Jesus gave his believers the "Great Commission" of making disciples of all nations. We cannot make disciples of anybody unless we are disciples ourselves. That requires discipline. Discipline and discipleship are closely related concepts in Christianity. The word "disciple" comes from the Latin word "discipulus," which means "learner" or "pupil," and the word "discipline" comes from the same Latin root.
Discipleship involves following Jesus and learning from him, while discipline involves the training and correction necessary to become more like Jesus. Both require a commitment to learning and growing in one's faith and a willingness to be corrected and transformed by the Holy Spirit.
In the context of Christian discipleship, discipline can refer to two things: self-discipline or disciplining ourselves, and disciplining by others, typically God. Self-discipline is the ability to control one's thoughts and actions. Paul puts it beautifully when he says: "Do you not know that in a race all the runners run, but only one gets the prize? Run in such a way as to get the prize. Everyone who competes in the games goes into strict training. They do it to get a crown that will not last, but we do it to get a crown that will last forever. Therefore I do not run like someone running aimlessly; I do not fight like a boxer beating the air. No, I strike a blow to my body and make it my slave so that after I have preached to others, I myself will not be disqualified for the prize" (1 Corinthians 9:24-27).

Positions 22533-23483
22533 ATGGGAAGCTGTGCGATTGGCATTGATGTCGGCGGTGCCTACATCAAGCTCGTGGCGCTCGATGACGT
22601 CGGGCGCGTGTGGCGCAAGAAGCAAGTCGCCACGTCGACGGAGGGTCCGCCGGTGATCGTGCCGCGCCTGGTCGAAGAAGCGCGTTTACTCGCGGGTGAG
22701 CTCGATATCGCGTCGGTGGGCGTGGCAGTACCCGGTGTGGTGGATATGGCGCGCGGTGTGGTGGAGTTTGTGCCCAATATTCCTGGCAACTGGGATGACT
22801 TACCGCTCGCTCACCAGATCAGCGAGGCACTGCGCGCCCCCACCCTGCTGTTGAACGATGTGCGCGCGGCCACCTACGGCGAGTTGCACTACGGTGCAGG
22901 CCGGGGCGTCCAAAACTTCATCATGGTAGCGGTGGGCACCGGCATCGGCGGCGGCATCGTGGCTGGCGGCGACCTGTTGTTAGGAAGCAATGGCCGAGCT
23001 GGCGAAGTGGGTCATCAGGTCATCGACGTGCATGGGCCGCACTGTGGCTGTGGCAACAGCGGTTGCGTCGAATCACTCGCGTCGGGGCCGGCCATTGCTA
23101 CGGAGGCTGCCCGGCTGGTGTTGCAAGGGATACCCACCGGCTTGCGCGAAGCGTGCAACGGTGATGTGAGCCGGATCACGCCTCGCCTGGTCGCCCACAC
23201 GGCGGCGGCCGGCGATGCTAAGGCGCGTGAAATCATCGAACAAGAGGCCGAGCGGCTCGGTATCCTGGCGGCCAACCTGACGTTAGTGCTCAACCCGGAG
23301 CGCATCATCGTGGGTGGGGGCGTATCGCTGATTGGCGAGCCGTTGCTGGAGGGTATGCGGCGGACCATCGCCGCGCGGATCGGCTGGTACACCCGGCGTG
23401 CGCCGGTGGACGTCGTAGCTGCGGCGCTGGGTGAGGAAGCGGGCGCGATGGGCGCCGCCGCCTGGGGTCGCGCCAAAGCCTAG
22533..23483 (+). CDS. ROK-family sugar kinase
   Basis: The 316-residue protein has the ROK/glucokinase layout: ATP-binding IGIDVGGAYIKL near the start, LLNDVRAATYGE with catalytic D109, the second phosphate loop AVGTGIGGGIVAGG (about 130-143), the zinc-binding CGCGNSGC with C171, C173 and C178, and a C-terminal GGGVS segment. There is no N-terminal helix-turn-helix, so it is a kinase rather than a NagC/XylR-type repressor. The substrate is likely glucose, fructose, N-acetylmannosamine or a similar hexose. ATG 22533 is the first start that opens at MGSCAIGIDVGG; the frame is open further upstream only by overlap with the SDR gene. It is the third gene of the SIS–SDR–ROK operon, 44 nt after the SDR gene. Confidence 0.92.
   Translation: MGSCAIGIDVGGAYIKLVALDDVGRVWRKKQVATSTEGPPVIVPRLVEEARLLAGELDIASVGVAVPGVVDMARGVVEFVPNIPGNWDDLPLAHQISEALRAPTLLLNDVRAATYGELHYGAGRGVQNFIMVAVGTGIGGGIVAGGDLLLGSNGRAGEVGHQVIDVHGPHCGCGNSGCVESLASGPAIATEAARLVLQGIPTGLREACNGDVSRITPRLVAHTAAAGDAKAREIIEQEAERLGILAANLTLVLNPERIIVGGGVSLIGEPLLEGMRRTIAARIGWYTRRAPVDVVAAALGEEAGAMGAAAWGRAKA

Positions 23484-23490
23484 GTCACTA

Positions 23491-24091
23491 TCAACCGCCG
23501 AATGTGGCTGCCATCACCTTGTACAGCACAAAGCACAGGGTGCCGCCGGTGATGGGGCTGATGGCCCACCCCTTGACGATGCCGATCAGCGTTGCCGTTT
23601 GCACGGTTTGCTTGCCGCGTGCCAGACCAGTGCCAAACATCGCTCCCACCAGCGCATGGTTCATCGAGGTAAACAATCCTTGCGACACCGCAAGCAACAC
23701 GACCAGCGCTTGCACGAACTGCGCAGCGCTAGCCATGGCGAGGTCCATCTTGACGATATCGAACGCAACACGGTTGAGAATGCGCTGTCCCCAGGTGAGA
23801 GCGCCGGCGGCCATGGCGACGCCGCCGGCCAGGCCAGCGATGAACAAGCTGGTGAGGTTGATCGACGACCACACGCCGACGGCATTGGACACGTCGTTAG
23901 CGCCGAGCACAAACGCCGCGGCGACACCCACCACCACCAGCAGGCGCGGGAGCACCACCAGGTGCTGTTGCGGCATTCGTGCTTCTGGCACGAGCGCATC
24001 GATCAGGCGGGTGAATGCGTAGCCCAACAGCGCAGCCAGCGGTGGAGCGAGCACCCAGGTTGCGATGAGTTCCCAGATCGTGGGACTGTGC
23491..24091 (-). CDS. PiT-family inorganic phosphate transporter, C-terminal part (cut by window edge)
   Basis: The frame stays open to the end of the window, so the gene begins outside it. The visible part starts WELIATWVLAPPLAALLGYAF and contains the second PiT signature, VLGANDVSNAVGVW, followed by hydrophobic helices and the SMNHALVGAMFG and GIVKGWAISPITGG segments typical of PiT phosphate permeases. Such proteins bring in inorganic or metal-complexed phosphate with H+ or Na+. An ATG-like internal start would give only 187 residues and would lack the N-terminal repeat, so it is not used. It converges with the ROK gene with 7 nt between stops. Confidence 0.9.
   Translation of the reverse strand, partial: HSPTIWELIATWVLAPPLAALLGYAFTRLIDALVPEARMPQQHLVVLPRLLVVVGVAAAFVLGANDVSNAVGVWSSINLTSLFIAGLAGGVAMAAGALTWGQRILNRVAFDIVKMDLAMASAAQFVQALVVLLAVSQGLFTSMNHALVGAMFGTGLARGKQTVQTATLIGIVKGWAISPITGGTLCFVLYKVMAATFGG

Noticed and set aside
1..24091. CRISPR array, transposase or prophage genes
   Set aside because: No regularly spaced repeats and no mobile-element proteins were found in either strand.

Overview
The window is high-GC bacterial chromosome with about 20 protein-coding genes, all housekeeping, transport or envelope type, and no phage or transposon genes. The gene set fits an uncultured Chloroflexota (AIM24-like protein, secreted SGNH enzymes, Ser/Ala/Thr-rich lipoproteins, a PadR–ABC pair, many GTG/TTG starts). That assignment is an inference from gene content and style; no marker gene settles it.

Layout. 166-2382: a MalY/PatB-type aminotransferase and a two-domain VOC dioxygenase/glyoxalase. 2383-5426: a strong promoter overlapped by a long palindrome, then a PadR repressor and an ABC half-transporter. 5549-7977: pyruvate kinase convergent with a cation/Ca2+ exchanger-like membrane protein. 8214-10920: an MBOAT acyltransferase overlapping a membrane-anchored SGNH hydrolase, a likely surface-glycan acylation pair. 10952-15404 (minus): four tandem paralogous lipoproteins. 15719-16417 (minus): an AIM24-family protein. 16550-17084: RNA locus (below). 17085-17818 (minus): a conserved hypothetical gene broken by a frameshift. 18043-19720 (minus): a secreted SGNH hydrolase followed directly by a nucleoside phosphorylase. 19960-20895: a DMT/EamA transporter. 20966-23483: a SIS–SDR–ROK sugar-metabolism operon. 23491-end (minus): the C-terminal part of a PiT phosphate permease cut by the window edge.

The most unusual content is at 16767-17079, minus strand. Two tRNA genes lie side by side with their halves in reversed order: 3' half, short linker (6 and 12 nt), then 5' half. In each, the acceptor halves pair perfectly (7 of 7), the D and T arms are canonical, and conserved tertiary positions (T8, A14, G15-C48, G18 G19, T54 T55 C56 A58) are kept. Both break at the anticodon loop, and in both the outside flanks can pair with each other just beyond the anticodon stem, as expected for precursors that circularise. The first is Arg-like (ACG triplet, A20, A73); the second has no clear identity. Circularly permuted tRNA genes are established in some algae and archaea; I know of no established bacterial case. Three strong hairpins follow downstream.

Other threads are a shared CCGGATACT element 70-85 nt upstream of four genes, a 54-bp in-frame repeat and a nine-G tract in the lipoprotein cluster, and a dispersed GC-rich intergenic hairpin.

We only need to see a sports movie like Chariots of Fire or a boxing movie like Rocky to see the disciplined lives serious athletes lead. This to get a prize that does not last. How much more discipline do we, who seek a greater prize, need to exercise?
The second aspect of discipleship — disciplining by God — is harder because it involves correction, and nobody likes to be corrected, not even by God. It is not very pleasant. Scripture says, "No discipline seems pleasant at the time, but painful. Later on, however, it produces a harvest of righteousness and peace for those who have been trained by it" (Hebrews 12:11).
Elsewhere, Solomon emphasizes that discipline is a form of correction and should not be rejected but rather received as a sign of love and care from God: "My son, do not despise the Lord's discipline, and do not resent his rebuke, because the Lord disciplines those he loves, as a father the son he delights in" (Proverbs 3:11-12).
Let us choose both forms of discipline today — self-discipline and discipline by God — and be blessed by it, keeping the words of Paul to Timothy: "For God did not give us a spirit of timidity, but a spirit of power, of love and of self-discipline" (2 Timothy 1:7).
God be with you.